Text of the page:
Date of Award

8-12-2009

Degree Type

Dissertation

Degree Name

Doctor of Philosophy (PhD)

Department

Middle-Secondary Education and Instructional Technology

First Advisor

Dr. Christine D. Thomas - Chair

Second Advisor

Dr. Desha L. Williams

Third Advisor

Dr. Janice Fournillier

Fourth Advisor

Dr. Lou Matthews

Fifth Advisor

Dr. Valerie A. Miller

Abstract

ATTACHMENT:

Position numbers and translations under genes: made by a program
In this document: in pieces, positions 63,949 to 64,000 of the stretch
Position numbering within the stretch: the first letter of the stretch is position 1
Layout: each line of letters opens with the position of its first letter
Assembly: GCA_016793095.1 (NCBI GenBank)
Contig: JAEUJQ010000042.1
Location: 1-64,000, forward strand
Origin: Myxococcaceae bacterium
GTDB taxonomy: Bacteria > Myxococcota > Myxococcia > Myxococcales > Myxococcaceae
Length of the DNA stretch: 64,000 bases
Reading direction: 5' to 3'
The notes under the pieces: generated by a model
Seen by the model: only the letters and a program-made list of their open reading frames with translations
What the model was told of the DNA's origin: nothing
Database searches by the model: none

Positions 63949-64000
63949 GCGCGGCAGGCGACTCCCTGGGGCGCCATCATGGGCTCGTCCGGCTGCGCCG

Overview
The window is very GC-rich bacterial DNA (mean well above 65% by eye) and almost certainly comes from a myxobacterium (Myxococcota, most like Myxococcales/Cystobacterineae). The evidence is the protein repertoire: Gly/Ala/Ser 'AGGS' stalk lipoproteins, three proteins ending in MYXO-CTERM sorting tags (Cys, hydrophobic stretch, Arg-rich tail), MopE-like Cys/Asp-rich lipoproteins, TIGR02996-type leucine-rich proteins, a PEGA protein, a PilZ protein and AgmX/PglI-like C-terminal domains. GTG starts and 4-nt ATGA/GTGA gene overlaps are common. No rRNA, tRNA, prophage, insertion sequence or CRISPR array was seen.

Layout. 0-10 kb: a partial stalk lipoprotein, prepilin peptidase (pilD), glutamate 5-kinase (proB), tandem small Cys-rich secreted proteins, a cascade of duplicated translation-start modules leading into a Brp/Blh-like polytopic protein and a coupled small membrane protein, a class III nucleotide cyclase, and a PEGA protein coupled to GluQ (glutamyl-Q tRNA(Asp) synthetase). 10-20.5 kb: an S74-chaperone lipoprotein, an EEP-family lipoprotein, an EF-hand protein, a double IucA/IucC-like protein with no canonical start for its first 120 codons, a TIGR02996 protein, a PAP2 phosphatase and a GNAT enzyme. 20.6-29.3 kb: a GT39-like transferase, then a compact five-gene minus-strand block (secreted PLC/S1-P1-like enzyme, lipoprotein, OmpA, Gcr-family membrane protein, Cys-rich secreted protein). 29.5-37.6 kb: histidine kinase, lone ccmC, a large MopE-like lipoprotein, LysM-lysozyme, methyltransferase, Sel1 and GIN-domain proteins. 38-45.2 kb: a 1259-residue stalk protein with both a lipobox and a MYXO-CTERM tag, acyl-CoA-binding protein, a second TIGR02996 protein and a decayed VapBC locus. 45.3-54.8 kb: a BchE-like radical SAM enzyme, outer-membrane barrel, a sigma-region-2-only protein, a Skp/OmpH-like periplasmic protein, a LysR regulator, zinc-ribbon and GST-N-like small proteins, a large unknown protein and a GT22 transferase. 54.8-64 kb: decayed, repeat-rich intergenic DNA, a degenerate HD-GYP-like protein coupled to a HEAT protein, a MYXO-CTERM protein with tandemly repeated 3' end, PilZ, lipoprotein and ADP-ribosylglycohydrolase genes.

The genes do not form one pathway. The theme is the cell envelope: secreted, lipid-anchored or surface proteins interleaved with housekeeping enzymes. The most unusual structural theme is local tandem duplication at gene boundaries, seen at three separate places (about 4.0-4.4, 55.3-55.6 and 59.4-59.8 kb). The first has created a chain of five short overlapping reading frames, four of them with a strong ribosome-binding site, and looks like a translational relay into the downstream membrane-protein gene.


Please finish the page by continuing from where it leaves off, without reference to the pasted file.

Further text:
Despite some gains, improving secondary mathematics instruction remains an area of concern of the National Council of Teachers of Mathematics (NCTM). Recitation, also known as lecturing, prevails as the practice of choice of mathematics teachers in the United States. However, the report of the NCTM Research Advisory Committee 2000 indicates that the mathematical proficiency of students increases when the practice of choice includes more than recitation. Therefore, changes in instruction in the mathematics classroom should occur to improve student learning. The purpose of this dissertation is to provide a personalized account of one mathematics teacher’s use of reflective teaching as an agent of change. This dissertation is about a journey of change in instruction fostered by a change of identity as a mathematics teacher. This dissertation chronicles the identity construction of the teacher. This study has relevance because the process utilized by the teacher provides a method of self-examination and identity construction for other mathematics classroom teachers who want to improve their practices. This study also has relevance because it describes the process of how a classroom teacher takes ownership of self-improvement. This qualitative dissertation uses autoethnography as the methodology. Autoethnography is research, writing and story where the researcher is the subject and the researcher’s experiences are the data (Ellis and Bochner 2000). The theoretical frame for this autoethnography is identity theory as it relates to teacher identity construction. Memory, videotaped lessons, student commentary and a reflective journal serve as supporting data sources to render narratives detailing the findings. The research question guiding this dissertation is: In what ways does a teacher’s reflection on mathematics practice facilitate teacher identity construction and change of practice? The findings show that a teacher’s identity can be interwoven by many characteristics that at times work simultaneously. The findings also indicate that changing one’s practices is an arduous process but can be accomplished and the process given “voice.”

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